I finally just got around to reading Emily Gould‘s spiralling essay on writing and debt ‘How much my novel cost me‘ over the weekend. It’s an excerpt from the new n+1 book MFA vs NYC edited by Chad Harbach (author of The Art of Fielding), which seems like it could be essential reading for idealistic folks wishing to pursue writing as a career:
IT’S HARD TO WRITE ABOUT BEING BROKE because brokeness is so relative; “broke” people run the gamut from the trust-funded jerk whose drinks you buy because she’s “so broke right now” to the people who sleep outside the bar where she’s whining. But by summer 2012 I was broke, and in debt, and it was no one’s fault but mine. Besides a couple of freelance writing assignments, my only source of income for more than a year had come from teaching yoga, for which I got paid $40 a class. In 2011 I made $7,000.
During that $7,000 year I also routinely read from my work in front of crowds of people, spoke on panels and at colleges, and got hit up for advice by young people who were interested in emulating my career path, whose coffee I usually ended up buying after they made a halfhearted feint toward their tote bag–purses. I felt some weird obligation to them and to anyone else who might be paying attention to pretend that I wasn’t poor. Keeping up appearances, of course, only made me poorer. I’m not sure what the point of admitting all this might be, because I know that anyone who experiences a career peak in his mid-twenties will likely make the same mistakes I did, and it’s not even clear to me that they were all mistakes, unless writing a book is always a mistake, which in some sense it must be.
Interestingly, Robert McCrum touches on the financial difficulties of older authors in an article for this weekend’s The Observer
To writers of my generation, who grew up in the age of Penguin books, vinyl records and the BBC, it’s as if a cultural ecology has been wiped out. For as long as most of us can remember, every would-be writer knew the landscape of the printed word. This Georgian square was home to publishing grandees (now retired). On that high street were the booksellers (now out of business). In those twisting back streets, you could expect to find literary agents working the margins with the injured innocence of pickpockets at a synod. It was a mutually dependent ecosystem.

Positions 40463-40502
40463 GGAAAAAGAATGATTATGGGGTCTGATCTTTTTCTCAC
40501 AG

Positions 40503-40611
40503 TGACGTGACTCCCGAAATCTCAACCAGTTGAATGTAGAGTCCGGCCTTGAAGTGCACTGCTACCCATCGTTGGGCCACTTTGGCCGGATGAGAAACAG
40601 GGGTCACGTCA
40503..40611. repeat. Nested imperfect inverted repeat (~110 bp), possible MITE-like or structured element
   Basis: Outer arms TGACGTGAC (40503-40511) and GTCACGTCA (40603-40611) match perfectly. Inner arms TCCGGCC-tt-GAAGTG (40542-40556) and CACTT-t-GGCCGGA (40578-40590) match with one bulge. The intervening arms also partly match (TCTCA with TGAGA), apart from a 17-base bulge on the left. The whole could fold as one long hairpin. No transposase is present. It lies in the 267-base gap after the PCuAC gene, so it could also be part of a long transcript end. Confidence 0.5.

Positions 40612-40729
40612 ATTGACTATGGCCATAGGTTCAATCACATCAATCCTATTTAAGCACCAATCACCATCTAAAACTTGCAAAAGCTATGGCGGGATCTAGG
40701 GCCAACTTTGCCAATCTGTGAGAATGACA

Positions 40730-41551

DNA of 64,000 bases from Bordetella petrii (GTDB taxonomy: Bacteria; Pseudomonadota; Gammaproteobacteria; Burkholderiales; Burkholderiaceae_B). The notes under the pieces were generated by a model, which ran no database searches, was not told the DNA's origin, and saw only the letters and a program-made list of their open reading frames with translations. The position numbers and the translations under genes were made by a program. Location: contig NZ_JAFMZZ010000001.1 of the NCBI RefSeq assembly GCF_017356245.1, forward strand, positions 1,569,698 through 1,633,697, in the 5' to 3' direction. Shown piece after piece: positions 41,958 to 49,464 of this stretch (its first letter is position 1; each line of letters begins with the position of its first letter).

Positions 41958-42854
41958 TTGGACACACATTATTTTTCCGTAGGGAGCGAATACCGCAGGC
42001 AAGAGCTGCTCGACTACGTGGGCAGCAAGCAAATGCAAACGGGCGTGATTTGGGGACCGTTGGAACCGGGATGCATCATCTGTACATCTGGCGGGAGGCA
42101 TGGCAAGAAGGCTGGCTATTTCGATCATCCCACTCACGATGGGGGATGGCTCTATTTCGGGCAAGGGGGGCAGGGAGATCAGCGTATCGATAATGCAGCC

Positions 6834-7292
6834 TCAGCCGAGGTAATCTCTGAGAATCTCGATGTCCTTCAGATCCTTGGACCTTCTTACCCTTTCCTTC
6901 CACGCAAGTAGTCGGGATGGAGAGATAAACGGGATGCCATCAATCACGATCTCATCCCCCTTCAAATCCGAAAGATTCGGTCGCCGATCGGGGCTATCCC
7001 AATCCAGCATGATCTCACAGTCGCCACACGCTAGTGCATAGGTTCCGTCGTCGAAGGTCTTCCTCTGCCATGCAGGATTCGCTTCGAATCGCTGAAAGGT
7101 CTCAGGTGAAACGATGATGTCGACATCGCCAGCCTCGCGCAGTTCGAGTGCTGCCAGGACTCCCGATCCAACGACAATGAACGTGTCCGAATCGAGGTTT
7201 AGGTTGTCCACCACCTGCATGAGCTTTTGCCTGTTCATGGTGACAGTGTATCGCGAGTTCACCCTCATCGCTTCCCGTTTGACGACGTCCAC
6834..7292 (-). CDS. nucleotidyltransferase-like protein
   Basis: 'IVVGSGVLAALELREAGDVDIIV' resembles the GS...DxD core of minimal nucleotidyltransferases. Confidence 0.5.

Publishers were toffs, booksellers trade and printers the artisan champions of liberty. Like the class system, we thought, nothing would change. The most urgent deadline was lunch. How wrong we were. The years 2007-2010 are pivotal: first… came the credit crunch. And it occurred at the very moment that the IT revolution was wrecking the livelihoods of those creative classes – film-makers, musicians and writers of all sorts – who had previously lived on their copyrights.
Gould is self-recriminating. McCrum — a former editor-in-chief at Faber and Faber — is nostalgic for a time I don’t remember (things were always better in the ‘old days’ in publishing circles). For Gould the internet is a double-edged sword — a platform and a distraction — for McCrum it has brought nothing but woe. Both seem to agree, however, that nobody is making any money, “marketing types” are awful (aren’t they though?), and being a writer is not all it’s cracked up to be…
Coincidently, Emily Gould’s new novel Friendship will be published in the US and Canada by Farrar, Straus & Giroux on July 1 (and a couple of days later in the UK by Virago). I’m not sure who designed the cover, but it is rather nice.
(NB: FSG, and n+1 / Faber & Faber are distributed in Canada by my employer Raincoast Books)
UPDATE: Leslie Jamison, author of the forthcoming essay collection The Empathy Exams (published by Graywolf Press, also distributed in Canada by Raincoast — sorry), reviews MFA vs NYC for The New Republic:
Writers throughout these essays face the shame of privilege and the specter of poverty: They join magazine mastheads to keep from going broke, or they teach to keep from going broke, or else they actually do go broke—they’re broke in Brooklyn and broke in Los Angeles. Eli Evans evokes his years living in a “warehouse on Pico and Fourth” in one perfect image, one of the most remarkable moments in the entire collection: “I once found a baby rattlesnake strangled with electrical wire and tied to a signpost.” This baby rattlesnake, apparently, is what dreams become…